Week of 24 Oct 11: No mill is an island
Jim Thompson (firstname.lastname@example.org)
Back when I started my career, almost everything was local. Landline telephones connected everyone, at a very high price, and the other method of rapid communications was mail. My employer, Procter & Gamble, had a fleet of airplanes, including some old DC-3s, that shuttled people, and the intercompany mail, amongst its many locations. Papermills, at least the large virgin fiber ones, were all in the boondocks and operated as nearly autonomous islands.
All of this has, of course, changed. It is a cliché to say we live in a world of instant communications.
And, like all other changes, this presents a threat as well as an opportunity.
Threats come from many quarters. Have an environmental excursion, and a group of activists can be on your doorstep within hours. We have not seen this happen yet, but is obviously a phenomenon that will happen soon. Are you prepared for five to six hundred protestors to show up at your mill gate within a couple of hours as if appearing out of thin air? You should be--all the technological, cultural and attitudinal conditions are in place for this to happen right now. Such an appearance will have nothing to do with your compliance record, forestry stewardship or any other actual data facts. We have clearly seen from the "Occupy Wall Street" crowd that all you need to experience the wrath of the unwashed are to be on the wrong side of the perception equation (note--I am not saying all their perceptions are wrong, I am just saying they are operating more from perception than data).
How do you get ahead of such matters? Do you have to have your own standing army? Let's hope it does not come to that.
I do think you will have to become even more transparent than you have in the past. This will make executives cringe and your lawyers yell, "No, No, No" but it may be necessary. How? The day is coming when you will have nearly live results of your environmental compliance regulatory data posted on your web site. Same with occupational injury information. The next step beyond this will be a QR Code posted prominently on your property signage that will link Smartphone users to this same data. We are already seeing these on billboards where they can be captured from a significant distance, so you, too can technologically do this now.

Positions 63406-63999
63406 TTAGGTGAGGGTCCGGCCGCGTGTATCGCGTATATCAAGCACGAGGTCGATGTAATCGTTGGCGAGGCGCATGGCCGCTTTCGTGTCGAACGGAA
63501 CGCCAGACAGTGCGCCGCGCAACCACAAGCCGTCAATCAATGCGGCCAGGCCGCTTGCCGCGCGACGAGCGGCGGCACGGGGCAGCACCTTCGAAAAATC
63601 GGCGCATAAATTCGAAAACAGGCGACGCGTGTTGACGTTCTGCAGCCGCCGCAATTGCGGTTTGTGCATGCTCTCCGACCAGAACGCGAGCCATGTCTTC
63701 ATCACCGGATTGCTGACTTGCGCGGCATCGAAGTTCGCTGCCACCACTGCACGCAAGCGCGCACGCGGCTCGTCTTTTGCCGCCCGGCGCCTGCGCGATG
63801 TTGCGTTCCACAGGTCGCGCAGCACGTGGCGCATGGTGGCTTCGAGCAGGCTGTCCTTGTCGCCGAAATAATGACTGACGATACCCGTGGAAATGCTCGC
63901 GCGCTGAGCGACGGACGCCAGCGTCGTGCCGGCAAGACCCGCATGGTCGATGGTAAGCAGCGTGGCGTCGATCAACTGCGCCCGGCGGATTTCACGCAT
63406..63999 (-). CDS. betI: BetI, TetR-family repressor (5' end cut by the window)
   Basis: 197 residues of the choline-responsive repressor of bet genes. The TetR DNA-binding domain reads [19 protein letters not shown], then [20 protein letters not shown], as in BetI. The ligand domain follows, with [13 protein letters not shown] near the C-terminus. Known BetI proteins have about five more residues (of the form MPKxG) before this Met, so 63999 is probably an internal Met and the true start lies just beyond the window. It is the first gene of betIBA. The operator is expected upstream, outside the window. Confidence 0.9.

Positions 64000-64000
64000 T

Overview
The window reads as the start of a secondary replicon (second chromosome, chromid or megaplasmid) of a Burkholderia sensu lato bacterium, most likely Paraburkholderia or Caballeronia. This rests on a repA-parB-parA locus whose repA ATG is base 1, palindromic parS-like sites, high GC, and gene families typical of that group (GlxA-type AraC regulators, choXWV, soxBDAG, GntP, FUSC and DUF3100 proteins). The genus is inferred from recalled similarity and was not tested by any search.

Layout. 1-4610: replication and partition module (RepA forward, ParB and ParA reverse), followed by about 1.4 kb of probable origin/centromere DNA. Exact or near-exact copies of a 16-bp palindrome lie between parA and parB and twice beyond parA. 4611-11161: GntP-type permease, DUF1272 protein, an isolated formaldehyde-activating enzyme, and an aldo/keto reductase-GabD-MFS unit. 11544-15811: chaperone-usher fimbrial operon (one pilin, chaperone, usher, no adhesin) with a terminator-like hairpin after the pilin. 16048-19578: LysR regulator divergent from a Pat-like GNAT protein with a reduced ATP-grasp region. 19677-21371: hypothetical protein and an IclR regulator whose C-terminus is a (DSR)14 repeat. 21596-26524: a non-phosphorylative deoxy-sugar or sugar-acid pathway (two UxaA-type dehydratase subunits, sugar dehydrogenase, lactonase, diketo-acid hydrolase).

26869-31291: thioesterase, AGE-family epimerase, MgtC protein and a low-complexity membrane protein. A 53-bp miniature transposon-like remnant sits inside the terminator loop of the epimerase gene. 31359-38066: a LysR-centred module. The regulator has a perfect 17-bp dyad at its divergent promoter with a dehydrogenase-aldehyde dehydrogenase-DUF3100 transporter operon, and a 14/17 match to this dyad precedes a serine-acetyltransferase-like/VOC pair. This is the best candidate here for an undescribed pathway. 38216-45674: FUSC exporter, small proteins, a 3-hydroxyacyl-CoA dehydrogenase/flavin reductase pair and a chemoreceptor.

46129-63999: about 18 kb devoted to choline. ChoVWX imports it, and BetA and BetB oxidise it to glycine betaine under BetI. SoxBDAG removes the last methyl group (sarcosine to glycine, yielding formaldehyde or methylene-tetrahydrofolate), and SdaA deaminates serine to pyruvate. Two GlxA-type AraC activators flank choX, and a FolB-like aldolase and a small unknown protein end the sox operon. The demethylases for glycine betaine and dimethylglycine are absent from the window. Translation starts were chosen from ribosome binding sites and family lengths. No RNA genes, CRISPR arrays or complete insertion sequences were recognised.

Bottom line, your public relations department is going to grow. You are going to be fiercely competing with other mills and other industries to be cleaner, a better corporate citizen than they are. This may become nearly as important as profits, for without keeping disruptions under control, you will have no profits. It will be like the old story about two people being chased by a bear. You don't have to run faster than the bear--just faster than the other person.
Cell phones, instant messaging, and high speed expressways, all modern inventions, make the scenario I describe here possible any where they exist. Modern governments have built the backbone and foundational elements of these technological advances nearly everywhere. We thought these things would be good for humankind and they are. But like other technological advancements, they can have a downside, too.
For our quiz this week, we'll ask you one simple question about the scenario we've painted above. You may take it here.
For safety this week, does your safety training cover dealing without outsiders, with or without permission, coming on to your millsite?
Be safe and we will talk next week.
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